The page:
The Greater Grimsby MP won a formal first reading for his Companies Act Amendment Bill whose sole clause would prohibit auditors from selling any additional services to their audit clients.
Mitchell, who has campaigned to clean up the profession, said the practice ‘debases audits, makes the auditor an employee of the company and advisor of the company, creates economic dependence upon the company and compromises auditor independence.’
He added: ‘Auditors cannot create the corporate structures, advise on executive remuneration, mergers, downsizing, tax avoidance/evasion and then pretend that they can audit the resulting transactions in an independent and objective manner.’
The bill has no allocated backbench legislative time and is therefore, despite its brevity, unlikely to make much progress through the parliamentary process.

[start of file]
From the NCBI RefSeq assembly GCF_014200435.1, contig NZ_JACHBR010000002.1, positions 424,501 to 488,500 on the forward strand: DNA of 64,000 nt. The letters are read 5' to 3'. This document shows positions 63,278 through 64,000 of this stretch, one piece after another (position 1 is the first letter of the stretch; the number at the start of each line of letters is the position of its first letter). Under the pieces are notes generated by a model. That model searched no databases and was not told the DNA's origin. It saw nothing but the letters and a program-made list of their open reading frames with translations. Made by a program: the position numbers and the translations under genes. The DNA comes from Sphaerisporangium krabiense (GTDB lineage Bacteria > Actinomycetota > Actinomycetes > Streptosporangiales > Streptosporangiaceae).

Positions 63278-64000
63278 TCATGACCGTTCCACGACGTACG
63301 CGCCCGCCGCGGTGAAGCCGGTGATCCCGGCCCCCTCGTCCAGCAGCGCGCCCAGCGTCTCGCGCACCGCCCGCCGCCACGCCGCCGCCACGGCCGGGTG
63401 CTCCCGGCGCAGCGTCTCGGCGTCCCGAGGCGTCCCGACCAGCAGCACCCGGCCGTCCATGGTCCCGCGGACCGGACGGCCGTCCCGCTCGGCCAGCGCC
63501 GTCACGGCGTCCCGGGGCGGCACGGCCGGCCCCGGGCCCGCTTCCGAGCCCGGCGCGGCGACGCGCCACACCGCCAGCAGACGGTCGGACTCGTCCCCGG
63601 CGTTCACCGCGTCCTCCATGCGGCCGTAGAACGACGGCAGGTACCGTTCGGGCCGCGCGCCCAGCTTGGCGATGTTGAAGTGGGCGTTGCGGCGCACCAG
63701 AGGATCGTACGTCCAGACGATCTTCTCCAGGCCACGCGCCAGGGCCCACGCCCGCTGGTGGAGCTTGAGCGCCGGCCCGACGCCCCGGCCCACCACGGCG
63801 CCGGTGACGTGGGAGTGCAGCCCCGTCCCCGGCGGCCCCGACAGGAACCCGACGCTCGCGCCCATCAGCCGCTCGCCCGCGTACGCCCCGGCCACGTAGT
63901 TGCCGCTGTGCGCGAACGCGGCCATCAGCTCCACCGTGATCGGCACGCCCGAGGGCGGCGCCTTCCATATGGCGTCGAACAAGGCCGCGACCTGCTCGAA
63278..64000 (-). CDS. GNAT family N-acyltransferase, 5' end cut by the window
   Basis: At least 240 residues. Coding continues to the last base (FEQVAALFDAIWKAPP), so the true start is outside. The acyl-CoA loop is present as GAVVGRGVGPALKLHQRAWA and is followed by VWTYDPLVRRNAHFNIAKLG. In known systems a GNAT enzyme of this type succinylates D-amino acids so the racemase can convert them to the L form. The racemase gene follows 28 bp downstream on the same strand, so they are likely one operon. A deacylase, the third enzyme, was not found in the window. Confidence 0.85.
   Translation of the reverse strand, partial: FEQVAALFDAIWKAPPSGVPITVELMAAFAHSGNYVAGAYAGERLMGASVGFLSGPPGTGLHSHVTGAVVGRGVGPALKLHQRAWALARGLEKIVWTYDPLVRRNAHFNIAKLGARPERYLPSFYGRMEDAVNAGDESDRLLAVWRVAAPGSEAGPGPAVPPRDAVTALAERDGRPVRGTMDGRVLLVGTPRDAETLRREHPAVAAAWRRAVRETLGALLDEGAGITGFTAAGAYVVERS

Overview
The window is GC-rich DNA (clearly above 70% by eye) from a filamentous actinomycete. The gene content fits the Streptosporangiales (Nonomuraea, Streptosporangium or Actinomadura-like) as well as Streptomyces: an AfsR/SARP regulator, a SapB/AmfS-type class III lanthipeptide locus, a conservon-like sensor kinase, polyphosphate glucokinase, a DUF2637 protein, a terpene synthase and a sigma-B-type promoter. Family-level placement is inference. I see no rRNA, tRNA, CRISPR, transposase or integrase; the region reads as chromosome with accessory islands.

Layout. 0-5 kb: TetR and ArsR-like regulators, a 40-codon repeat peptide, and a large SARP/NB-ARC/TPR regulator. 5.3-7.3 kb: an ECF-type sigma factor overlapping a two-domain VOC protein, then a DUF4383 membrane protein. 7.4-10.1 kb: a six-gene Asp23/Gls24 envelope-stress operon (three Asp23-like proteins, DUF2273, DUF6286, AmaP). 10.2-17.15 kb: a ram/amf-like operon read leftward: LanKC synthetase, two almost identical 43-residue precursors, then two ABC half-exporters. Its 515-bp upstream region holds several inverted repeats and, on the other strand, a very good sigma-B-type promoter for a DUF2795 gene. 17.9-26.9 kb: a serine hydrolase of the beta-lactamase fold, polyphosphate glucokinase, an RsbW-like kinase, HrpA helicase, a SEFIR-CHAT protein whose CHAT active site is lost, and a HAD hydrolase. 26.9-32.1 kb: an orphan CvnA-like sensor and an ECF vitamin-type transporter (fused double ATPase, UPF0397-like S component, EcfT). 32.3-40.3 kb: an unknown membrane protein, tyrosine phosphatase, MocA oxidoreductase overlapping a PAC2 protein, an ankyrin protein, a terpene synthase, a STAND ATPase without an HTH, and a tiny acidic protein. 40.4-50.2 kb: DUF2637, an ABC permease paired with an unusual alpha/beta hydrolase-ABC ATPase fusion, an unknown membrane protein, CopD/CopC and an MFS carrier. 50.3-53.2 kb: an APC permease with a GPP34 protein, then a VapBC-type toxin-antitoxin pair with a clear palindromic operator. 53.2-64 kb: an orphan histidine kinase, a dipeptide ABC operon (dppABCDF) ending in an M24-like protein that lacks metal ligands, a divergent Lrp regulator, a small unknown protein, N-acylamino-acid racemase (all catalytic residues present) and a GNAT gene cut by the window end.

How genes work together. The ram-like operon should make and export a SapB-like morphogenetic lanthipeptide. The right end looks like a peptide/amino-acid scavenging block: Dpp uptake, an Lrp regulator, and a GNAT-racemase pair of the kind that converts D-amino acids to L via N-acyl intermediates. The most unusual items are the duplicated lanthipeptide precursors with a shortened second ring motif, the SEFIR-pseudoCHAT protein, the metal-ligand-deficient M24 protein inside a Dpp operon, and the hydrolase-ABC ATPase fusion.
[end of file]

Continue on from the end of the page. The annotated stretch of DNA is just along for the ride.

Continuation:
But it will act as another pressure point for a government measure.
Mitchell pointed to the allegations about Enron’s off balance sheet financing schemes and the creation of offshore subsidiaries in order to create opaque financial statements.
He said the problem was not new, referring to the 1976 DTI Inspectors’ report on Roadships Limited, which suggested auditor independence was compromised by auditors acting as consultants, with similar conclusions in a 1979 report on Burnholme and Forder Limited and the 1992 US Senate report on BCCI.
Mitchell said his bill strengthened the independence of auditors by avoiding conflicts of interest, requiring auditors to act exclusively as auditors, which he claimed was the original intention of the 1948 Companies Act.
And he accused the Department of Trade and Industry of failing to act because of its ‘collusive’ relationship with major firms.
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